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Markus Bockmuehl on Reading the Apocryphal Gospels

Markus Bockmuehl on Reading the Apocryphal Gospels


Earlier this year, Markus Bockmuehl wrote Ancient Apocryphal Gospels, published by Westminster John Knox Press— a book worth investing in. This book offers a basic and readable overview of the Apocryphal Gospels, their textual history, contents, and a selected bibliography. One of the positive features of this book is his comments on how to read these gospels. 

In my Gospels course, I also introduce my students to other ancient Jewish and Christian literature. They read a variety of primary text material in the Maccabean literature, Didache (surprise surprise — especially if you know my research interests), Eusebius, and much much more. I've created a packet of primary source material that accompanies the study of the canonical gospels. 

However, one set of literature that often catches my students off guard is the apocryphal literature. Eventually, I hope to add to Bockmuehl's 5 ways to read the Apocryphal Gospels below. I have a few other theories that I'll test out in conversation and in the classroom.

I am fascinated by the apocryphal literature and hope to write on some of its reception among early Christian writers. Nonetheless, below are my lecture notes and summary of Bockmuehl's section on the Apocryphal Gospels. 

How to Read Apocryphal Gospels***

Marcus Bockmuehl offers 5 ways to read the Apocryphal Gospels. These are helpful reasons and ways to move forward our understanding of how to read them and how to think about them.

Given the diversity of the Apocryphal Gospels, he suggests 5 theses on how to read these gospels and reference points for further discussion. The apocryphal gospels help point to the diversity of early Christian movements and how they portrayed the gospel narratives.


(1) The canonical gospels appear to be unique and distinctive

The current 4 canonical gospels reflect a unique narrative and biographical component to them that no apocryphal gospel compares to their content.

Furthermore, even the reception and copying of the canonical tradition pales in comparison. “No extant or attested ancient apocryphal gospels are known to offer a consecutive narrative of the life of Jesus from his baptism by John to his death and resurrection.”[1]


(2) Non-canonical gospels did not ‘become apocryphal’ and were not ‘suppressed’ from the canon.

“It is theoretically conceivable that some non-canonical gospels were at first serious alternatives to supersede or replace the canonical Four before being relegated to the margins. But the attested evidence overwhelmingly suggests that this was not the case.”[2]

Some of these gospels claim apostolic association (joining themselves to an actual apostle), others are wholly fictitious or building from previous traditions/hearsay.[3]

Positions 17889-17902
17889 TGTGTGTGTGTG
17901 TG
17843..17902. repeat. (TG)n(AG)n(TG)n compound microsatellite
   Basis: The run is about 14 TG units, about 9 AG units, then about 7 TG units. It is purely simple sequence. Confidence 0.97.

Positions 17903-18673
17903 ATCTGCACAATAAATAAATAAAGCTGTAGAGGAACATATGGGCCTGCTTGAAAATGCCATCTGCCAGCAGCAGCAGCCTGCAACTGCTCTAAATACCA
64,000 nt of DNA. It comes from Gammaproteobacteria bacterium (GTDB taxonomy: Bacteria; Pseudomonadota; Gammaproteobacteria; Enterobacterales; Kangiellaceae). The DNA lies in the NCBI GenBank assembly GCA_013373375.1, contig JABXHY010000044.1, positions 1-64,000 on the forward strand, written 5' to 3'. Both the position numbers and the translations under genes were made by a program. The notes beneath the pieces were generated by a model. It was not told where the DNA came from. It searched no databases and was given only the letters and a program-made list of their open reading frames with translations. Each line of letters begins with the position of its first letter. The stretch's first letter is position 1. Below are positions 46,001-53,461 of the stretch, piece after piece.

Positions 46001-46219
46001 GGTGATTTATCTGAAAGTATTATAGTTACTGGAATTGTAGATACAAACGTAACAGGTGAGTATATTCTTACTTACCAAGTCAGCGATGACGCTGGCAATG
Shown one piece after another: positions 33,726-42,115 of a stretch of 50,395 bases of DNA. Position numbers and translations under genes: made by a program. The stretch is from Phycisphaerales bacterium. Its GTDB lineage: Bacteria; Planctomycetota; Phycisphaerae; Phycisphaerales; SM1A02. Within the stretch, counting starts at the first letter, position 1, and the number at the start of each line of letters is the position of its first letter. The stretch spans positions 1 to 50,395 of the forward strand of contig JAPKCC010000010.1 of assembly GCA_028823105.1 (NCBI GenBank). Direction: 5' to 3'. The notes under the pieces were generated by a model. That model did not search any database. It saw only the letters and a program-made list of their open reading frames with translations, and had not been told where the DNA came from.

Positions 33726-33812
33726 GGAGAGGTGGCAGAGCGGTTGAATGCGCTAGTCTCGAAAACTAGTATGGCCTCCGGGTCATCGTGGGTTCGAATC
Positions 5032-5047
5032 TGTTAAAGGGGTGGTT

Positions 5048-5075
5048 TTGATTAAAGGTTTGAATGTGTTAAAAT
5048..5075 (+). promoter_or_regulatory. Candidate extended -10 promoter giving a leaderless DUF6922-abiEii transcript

For example, the Gospel of Thomas “deliberately set[s] out to be apocryphal and plainly never contended for the status of public canonical gospels. But their limited acceptance and minimal circulation meant not that they ‘became apocryphal’ but more accurately that the ‘did not become canonical’ – and never had any purpose or prospect of doing so.”[4]


(3) The apocryphal gospels are epiphenomenal to the gospel tradition that became canonical.

Epiphenomenal means a secondary effect or by-product. Thus, the apocryphal gospels are the by-product of the canonical gospels, not vice-versa.

Within 2nd Temple Jewish literature, a feature of literature is “Re-written Bible,” whereby later Jewish literature fills out or offers another narrative to older Bible material. Bockmuehl suggest that these apocryphal gospels could have homiletically intended to be viewed as “rewritten gospel.”[5] Many of the Apocryphal Gospels fill out a smaller story of Gospel canon literature or attempt to fill historical gaps that are left out.


(4) Only a minority of the Apocryphal gospels seem to intend explicit subversion or displacement of the fourfold gospel.

To say that some or all of the apocryphal material are a by-product (epiphemeral) of canonical material says nothing of whether or not this material was meant to supplement or subvert canonical gospels.

The Gospel of Judas, for example, “seems patently antagonistic to the tradition that became canonical, even while ironically articulating its subversion in ways that depend rhetorically on the existence of something very like the canonical outline.”[6]


(5) The apocryphal gospels illustrate the diversity of early Christianity’s cultural and religious engagement with the memory of Jesus.

These apocryphal gospels are written to supplement the traditions of the canonical four and therefore shed light on the variety of ways these texts were understood in different communities.[7]


***These five theses are taken from Ancient Apocryphal Gospels by Markus Bockmuehl, chap. 6 “How to Read the Apocryphal Gospels.”


[1] Bockmuehl, Ancient Apocryphal Gospels, 227.

[2] Bockmuehl, Ancient Apocryphal Gospels, 228.

[3] Bockmuehl, Ancient Apocryphal Gospels, 228–29.

[4] Bockmuehl, Ancient Apocryphal Gospels, 229.

[5] Bockmuehl, Ancient Apocryphal Gospels, 232.

[6] Bockmuehl, Ancient Apocryphal Gospels, 234.

[7] Bockmuehl, Ancient Apocryphal Gospels, 234.

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